All of my life I have assumed that when a poet writes about nature, he/she is just winging it. To me, “…As trod the crimson twilight’s face…” is just a pleasant concatenation brewed in a dark basement by a moody wordsmith. It’s delightful to learn that some poets actually describe their environment with details that a keen sleuth can turn into a biodiversity record that indicates the decline of the Red-shanked Carder. Thanks, Jeff Ollerton, for your post. It was enjoyed! And now it’s shared…
Prof. Jeff Ollerton - ecological scientist and author
John Clare is one of the most celebrated English poets of rural landscapes and nature in the 19th century. To quote his biographer, Clare was “the greatest labouring-class poet that England has ever produced. No one has ever written more powerfully of nature”. Not only that, he was born and lived for much of his life in my adopted county, hence his epithet as “The Northamptonshire Peasant Poet”.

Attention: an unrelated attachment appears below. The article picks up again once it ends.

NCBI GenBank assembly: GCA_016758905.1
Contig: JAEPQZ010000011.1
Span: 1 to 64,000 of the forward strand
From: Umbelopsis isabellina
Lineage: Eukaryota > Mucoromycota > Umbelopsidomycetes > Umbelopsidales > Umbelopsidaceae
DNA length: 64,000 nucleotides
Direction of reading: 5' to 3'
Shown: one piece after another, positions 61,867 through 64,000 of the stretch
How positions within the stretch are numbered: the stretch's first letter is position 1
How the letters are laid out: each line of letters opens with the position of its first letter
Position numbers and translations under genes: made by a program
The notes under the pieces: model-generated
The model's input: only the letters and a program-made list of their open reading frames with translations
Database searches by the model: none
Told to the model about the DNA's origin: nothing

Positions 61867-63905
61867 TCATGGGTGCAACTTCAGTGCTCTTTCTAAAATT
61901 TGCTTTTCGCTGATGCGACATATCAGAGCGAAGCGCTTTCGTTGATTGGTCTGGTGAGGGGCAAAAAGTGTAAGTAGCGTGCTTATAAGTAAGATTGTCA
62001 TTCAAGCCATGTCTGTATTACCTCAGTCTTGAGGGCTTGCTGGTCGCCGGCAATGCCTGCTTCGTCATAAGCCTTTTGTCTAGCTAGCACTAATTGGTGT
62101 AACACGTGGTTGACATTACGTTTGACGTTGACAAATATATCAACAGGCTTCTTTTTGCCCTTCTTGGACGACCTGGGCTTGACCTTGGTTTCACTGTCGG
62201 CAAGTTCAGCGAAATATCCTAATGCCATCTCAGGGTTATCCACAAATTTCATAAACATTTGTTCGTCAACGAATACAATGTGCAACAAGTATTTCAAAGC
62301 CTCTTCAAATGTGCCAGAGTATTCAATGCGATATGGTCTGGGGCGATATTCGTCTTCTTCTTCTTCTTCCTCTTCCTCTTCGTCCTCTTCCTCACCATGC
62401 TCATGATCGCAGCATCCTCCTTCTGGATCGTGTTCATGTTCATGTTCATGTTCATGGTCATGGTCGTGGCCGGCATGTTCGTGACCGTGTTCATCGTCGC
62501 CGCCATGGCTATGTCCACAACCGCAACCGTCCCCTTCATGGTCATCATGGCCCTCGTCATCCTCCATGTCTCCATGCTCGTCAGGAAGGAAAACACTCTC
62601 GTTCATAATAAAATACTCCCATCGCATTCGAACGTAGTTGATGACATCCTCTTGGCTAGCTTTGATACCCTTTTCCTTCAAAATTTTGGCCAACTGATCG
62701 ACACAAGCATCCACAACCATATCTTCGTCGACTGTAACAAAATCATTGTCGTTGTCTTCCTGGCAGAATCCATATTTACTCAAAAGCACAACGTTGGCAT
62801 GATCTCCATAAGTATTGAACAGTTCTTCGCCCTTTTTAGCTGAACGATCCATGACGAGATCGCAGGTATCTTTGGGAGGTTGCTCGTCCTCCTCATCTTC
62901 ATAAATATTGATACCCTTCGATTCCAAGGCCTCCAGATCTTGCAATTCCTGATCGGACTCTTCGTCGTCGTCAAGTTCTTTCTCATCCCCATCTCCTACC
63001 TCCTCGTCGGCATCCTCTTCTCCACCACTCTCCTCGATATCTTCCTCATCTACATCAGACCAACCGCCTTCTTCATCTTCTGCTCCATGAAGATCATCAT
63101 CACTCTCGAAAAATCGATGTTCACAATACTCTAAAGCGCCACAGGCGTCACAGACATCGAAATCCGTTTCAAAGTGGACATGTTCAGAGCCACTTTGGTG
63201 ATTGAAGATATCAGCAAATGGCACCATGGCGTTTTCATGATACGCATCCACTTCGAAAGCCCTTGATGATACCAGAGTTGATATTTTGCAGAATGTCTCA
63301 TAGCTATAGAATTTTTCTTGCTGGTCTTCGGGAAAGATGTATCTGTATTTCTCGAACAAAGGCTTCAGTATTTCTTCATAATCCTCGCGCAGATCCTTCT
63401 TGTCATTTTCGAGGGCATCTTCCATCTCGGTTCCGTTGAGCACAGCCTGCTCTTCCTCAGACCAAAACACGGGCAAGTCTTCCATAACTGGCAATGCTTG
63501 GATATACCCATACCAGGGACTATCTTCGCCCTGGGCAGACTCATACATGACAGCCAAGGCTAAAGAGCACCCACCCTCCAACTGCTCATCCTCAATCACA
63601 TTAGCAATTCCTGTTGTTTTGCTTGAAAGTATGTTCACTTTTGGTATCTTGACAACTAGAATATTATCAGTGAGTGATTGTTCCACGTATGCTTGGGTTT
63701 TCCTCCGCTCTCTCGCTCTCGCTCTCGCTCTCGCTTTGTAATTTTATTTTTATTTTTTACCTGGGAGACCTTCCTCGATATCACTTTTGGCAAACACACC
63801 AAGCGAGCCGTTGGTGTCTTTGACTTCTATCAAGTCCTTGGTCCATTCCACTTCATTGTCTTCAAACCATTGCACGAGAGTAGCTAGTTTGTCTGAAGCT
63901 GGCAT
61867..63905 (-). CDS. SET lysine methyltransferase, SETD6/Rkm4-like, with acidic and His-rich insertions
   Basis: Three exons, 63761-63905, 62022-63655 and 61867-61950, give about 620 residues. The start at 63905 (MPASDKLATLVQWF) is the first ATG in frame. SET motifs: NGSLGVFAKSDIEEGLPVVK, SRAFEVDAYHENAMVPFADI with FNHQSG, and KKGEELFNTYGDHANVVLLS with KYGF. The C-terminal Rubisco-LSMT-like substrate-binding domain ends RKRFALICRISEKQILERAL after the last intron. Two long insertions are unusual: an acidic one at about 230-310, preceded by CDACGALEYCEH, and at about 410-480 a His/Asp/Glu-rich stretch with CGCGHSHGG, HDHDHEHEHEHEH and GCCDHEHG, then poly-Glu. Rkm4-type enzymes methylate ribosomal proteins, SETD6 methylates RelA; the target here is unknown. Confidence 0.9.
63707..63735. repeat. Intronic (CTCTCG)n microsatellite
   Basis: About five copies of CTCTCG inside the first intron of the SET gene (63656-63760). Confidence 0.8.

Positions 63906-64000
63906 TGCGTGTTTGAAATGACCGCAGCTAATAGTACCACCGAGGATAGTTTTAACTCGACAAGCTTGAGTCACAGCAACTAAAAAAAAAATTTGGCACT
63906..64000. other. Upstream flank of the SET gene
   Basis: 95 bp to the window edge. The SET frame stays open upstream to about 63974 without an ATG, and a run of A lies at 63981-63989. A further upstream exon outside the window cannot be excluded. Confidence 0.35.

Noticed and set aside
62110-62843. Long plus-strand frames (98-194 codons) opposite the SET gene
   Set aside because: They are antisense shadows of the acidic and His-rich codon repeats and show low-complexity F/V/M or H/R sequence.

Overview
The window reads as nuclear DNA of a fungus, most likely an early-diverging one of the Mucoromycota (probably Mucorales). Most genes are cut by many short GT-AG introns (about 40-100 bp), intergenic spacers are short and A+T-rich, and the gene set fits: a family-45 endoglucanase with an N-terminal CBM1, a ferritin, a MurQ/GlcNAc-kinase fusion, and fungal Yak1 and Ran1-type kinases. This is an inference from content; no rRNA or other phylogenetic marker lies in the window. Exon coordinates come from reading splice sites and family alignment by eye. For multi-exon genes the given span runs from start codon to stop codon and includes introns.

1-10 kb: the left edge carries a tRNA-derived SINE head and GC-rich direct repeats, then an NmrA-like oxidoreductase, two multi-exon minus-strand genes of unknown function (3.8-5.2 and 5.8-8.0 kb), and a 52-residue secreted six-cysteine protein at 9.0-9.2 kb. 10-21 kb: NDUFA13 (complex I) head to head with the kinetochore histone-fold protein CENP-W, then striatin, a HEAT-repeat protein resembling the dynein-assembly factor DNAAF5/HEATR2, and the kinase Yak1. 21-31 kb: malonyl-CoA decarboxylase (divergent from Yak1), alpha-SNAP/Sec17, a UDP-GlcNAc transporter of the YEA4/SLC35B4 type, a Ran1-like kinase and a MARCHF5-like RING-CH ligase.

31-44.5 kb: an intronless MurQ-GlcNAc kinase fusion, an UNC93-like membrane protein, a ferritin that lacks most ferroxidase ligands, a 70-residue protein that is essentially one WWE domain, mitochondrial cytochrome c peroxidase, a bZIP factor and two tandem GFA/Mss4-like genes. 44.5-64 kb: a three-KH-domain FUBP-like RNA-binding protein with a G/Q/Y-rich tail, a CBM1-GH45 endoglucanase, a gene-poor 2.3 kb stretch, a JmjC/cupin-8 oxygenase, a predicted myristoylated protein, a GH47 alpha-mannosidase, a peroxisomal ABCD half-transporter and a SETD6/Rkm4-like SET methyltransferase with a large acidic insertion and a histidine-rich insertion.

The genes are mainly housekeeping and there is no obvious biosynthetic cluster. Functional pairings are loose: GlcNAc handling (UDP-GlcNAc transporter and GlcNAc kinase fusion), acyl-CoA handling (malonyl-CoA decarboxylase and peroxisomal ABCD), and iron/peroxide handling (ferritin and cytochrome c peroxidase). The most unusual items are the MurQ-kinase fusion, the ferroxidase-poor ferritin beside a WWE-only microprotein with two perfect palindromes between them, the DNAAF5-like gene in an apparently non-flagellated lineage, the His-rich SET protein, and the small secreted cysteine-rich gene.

One of his less well-known poems is called Wild Bees and is a stunning example of Clare’s ability to make detailed observations of the natural world and to translate those observations into poetry. So good are those observations that, as I show below, it’s possible to identify Clare’s bees from the descriptions he gives. First of all, here’s the full poem:
These children of the sun which summer brings
As pastoral minstrels in her merry train
Pipe rustic ballads upon busy wings
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